It was a time to celebrate. Not only was I going to see one of my favorite authors, but it was on a night when Denis and I could go together. That hasn't been happening very often lately, and I think Denis misses it as much as I do.
We got there in plenty of time to reserve our seats, and then we just made ourselves comfy in the back to read and chat. Time always flies when I'm at The Poisoned Pen, and that Wednesday evening was no exception. Before I knew it, the silver-tongued devil himself (Jeffrey Siger) was there, greeting me and giving me a kiss on the cheek. (In case you're wondering, that silver-tongued devil remark is made affectionately.) Not far behind was David P. Wagner, a new-to-me author whose third Rick Montoya Italian mystery was recently released. In these two gentlemen's honor, we were all being treated to homemade baklava as well as biscotti and prosecco. Everything was wonderful-- especially that homemade baklava, the most delicious I've ever tasted. Yum!
"...I think you can tell it's not working!"
|L to R: Barbara Peters, Jeffrey Siger, David P. Wagner|
"Murder Most Unfortunate is David's third book, and he seems to be slowly working his way through all sorts of wonderful towns in Italy. Will you eventually make your way to Rome?" Barbara asked Wagner.
|David P. Wagner|
"It's the same way with Greece," Jeffrey Siger said. "I don't know how many of you know this, but David used to be in the foreign service. His character Rick Montoya is half English, half Italian, and a translator. Oh-- and it doesn't hurt that Rick has an important uncle in the Italian police force!"
Siger said something else that made us all laugh. Then he slipped in a remark that I couldn't catch over the laughter. I wish I had because Barbara's reply was interesting!
"How much sex is allowed in crime fiction?" she asked. "It seems to be one genre where readers just aren't that interested in it. I once taught nineteen-year-old college students who complained that a certain mystery contained too much sex. Nineteen-year-olds!"
"I remember reading some of the sex scenes aloud to my Barb [Siger's wife]..." shaking his head. "Barb said, 'I think you can tell by all the laughter that it's not working!'"
"Since both of you move around to different cities, you can do a Jack Reacher-- where Jack shows up in a city, takes care of business, and moves on," Barbara said. Then she jumped a tiny bit in her chair. She'd remembered something. "We got off track, David, and you haven't told us what happens in your book!"
One thing that I'd already noticed is that Wagner is a quiet man who observes much and says little. It's probably got a lot to do with his foreign service experience. Wagner looked at us, smiled, and said, "Montoya has to find out if a murder connects to a missing painting." Very concise, and just enough to make me want to sample his books. I suppose there is something to be said for being a man of few words!
Let's not reinvent the umbrella...
"In Greece, all jobs are temporary," he said. "We'll just have to see what happens when Kaldis becomes the Minister of Public Safety.
"When I started writing these books, I knew that I needed a main character who has access to all the best and worst aspects of Greece."
He then listed his books:
"Murder in Mykonos deals with Greece and its neighbors. Assassins of Athens is Greece and its attitude towards its government. Prey on Patmos is Greece and the church. Target: Tinos is Greece and immigrants. Mykonos After Midnight is Greece and outside organized crime moving in. Sons of Sparta is about Greece and family, and Devil of Delphi deals with Greece and foreign powers."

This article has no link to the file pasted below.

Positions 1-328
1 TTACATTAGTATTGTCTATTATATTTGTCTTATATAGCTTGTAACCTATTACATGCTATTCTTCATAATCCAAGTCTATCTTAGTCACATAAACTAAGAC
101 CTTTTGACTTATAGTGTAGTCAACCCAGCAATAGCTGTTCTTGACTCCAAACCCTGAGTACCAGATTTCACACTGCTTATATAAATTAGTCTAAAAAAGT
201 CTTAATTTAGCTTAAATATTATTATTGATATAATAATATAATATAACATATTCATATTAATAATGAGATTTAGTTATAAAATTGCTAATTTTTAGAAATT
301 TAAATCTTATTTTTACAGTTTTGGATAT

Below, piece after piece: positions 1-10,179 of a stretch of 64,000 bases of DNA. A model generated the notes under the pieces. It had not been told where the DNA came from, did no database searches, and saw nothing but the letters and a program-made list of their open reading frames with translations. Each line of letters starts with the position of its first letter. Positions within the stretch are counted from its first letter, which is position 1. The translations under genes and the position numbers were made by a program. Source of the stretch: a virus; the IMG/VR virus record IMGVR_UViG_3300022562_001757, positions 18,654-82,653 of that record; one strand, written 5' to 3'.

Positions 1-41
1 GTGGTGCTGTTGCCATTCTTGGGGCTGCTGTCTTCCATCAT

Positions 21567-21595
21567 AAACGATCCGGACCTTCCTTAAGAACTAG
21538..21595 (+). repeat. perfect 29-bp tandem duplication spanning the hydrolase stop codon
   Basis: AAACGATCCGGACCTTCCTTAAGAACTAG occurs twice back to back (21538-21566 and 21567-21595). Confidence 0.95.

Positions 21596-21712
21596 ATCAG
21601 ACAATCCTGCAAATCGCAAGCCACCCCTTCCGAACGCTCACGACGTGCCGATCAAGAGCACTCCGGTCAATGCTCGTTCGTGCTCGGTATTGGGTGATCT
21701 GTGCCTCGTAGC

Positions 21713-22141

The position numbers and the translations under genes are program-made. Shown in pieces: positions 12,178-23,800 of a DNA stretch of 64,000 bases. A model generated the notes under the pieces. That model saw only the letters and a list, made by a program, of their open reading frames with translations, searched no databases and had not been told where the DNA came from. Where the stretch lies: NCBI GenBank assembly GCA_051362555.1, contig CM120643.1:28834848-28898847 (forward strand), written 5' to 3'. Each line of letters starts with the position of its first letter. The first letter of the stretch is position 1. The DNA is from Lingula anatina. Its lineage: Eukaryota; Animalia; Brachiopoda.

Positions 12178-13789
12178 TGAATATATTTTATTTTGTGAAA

Siger's novels are very popular in Greece, and the Greeks' only complaint is that he's made "the cops too nice!" Normally however, they sing his praises: "Why is it in a country of ten million people-- half of whom think they are writers-- that it takes an outsider to write these books?" is a common refrain.
Siger does something different from several other writers I'm familiar with, and this was pinpointed by another favorite of mine, Tim Hallinan. He once told Siger, "I can't do what you do. I write about an American in Thailand. Martin [Limón] writes about an American in South Korea. You write about a Greek in Greece!"
"Many readers find it important to travel to different places in their books in order to experience the food and the culture," Peters observed. Picture me nodding my head enthusiastically at this point.
David agreed. "Input from my readers tells me that food is important."
Barbara went on to say how shocked she was when learning about the bootleg liquor business in Devil of Delphi.
"It really is Breaking Bad Greek Style," Siger said. "The liquor business is huge, so it was only a matter of time before it was exploited. It's been said that if you buy a bottle of Chateau Lafitte in France, there's a chance that one out of every ten bottles may be legitimate."
"And you have these very current situations unfolding against the backdrop of World Heritage sites," Barbara remarked. "We learn a great deal about the problems that face modern Greece."
"When I was living in Rome," Wagner said, "someone wanted to block a street to everything but foot traffic. I learned that the first politician who wanted to do that was Julius Caesar. It puts things in perspective."
Before the evening ended, we learned that Jeffrey's next book is set in Santorini, although he hasn't come up with a title yet. (He doesn't really care for the "Suicide in Santorini" that friends have suggested.) As for David, his next book is set in Orvieto, Italy and concerns an Arizona woman who had once been an exchange student and who has returned to Italy.
We all adjourned to the signing table... and to the baklava, biscotti, and prosecco. What a wonderful evening!
|L to R: Jeffrey Siger, David P. Wagner|